I really wish I knew more about the history of Somalia in order to make more allegorical sense of Farah Nurruddin’s novel “Maps,” a part of his Blood in the Sun trilogy.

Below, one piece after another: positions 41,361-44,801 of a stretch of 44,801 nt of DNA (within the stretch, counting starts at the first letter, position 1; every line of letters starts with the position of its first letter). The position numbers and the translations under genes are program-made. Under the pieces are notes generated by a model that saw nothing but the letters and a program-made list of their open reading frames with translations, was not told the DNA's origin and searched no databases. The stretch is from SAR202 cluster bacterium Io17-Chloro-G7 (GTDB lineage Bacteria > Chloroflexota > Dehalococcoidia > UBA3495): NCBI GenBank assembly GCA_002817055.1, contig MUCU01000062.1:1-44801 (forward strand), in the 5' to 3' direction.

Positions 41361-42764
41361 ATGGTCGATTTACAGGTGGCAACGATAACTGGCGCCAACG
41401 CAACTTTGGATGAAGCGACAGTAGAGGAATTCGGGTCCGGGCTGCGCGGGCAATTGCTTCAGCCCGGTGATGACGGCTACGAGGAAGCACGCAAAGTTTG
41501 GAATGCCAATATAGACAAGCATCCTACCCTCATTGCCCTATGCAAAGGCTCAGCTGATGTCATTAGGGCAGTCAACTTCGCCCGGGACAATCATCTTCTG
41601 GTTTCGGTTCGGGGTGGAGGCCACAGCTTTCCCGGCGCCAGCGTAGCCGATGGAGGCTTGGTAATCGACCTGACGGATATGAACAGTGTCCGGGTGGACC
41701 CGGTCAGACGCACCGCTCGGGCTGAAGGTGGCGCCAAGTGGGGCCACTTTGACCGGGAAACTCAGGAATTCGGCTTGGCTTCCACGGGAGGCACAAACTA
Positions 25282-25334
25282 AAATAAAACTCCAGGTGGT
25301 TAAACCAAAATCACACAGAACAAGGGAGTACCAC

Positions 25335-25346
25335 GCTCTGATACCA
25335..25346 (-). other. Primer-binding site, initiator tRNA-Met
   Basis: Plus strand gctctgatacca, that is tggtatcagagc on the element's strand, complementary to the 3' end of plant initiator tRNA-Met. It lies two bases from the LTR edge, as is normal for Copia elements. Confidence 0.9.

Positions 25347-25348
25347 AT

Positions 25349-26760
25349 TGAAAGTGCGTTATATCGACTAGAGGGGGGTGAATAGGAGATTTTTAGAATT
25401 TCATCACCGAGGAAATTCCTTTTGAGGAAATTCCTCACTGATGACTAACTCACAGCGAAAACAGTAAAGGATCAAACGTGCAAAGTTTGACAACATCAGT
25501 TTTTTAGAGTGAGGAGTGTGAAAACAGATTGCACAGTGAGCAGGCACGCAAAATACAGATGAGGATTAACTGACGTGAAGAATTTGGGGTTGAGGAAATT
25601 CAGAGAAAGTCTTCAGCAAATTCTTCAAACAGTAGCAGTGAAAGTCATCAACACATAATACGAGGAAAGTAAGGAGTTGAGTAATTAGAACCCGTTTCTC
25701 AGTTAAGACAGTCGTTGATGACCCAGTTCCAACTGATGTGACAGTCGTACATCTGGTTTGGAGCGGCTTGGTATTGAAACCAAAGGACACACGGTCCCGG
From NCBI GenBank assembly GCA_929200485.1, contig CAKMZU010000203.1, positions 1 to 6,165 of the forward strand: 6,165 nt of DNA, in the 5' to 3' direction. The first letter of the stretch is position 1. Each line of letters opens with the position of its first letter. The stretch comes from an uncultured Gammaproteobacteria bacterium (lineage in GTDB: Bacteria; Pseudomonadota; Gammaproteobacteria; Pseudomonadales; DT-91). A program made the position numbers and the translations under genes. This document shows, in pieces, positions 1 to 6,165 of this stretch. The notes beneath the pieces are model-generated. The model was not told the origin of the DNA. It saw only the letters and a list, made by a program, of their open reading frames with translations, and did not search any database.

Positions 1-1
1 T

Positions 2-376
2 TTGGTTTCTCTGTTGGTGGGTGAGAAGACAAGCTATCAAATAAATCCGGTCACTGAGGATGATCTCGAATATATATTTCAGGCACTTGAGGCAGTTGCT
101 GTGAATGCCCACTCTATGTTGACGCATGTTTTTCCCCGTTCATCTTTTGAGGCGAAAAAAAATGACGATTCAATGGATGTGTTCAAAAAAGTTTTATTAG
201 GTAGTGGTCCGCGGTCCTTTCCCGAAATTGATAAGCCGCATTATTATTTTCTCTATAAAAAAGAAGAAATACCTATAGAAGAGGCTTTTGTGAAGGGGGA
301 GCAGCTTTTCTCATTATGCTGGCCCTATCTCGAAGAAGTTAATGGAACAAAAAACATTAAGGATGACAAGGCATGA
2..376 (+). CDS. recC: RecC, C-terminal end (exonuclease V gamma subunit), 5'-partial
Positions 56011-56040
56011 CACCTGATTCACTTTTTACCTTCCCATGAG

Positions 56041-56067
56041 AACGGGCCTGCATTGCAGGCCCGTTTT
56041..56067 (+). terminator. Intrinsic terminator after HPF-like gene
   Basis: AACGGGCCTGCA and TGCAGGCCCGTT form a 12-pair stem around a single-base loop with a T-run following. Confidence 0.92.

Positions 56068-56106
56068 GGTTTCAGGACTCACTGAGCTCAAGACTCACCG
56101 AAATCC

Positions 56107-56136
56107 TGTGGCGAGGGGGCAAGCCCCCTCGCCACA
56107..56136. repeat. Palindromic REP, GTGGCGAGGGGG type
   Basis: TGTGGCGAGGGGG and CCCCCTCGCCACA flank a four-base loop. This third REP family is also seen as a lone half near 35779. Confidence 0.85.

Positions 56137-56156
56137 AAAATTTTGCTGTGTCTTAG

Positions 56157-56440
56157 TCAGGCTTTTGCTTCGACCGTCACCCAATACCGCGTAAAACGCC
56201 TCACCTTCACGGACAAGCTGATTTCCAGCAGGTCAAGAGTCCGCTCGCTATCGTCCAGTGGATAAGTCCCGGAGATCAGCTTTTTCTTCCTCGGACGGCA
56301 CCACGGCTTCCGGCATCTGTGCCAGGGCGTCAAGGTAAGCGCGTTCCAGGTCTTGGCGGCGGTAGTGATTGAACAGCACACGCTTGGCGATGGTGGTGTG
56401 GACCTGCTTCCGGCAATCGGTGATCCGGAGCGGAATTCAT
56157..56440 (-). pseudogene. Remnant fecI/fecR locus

Askar Cali-Xamari’s father died fighting for the independence of his area of Somalia, the day before Askar was born. These events occurred in the Somali-Ethiopian conflict of 1977. His mother died during or very shortly after childbirth. So Askar was found tiny snd alone, apparently conscious of being, exploring his body and staring by a woman named Misra, his aunt. Misra became Askar’s surrogate mother and kept him until he went away to school. During these years she kept him very close, holding him, sleeping with him, sharing all with him to the effect that his self-identity was in question. The problem is that the young Askar wants, needs, to be a man because there is a war going on in which his father died a hero. And there’s also the troubling fact that Misra is ethnically Ethiopian. >>>>MORE>>>>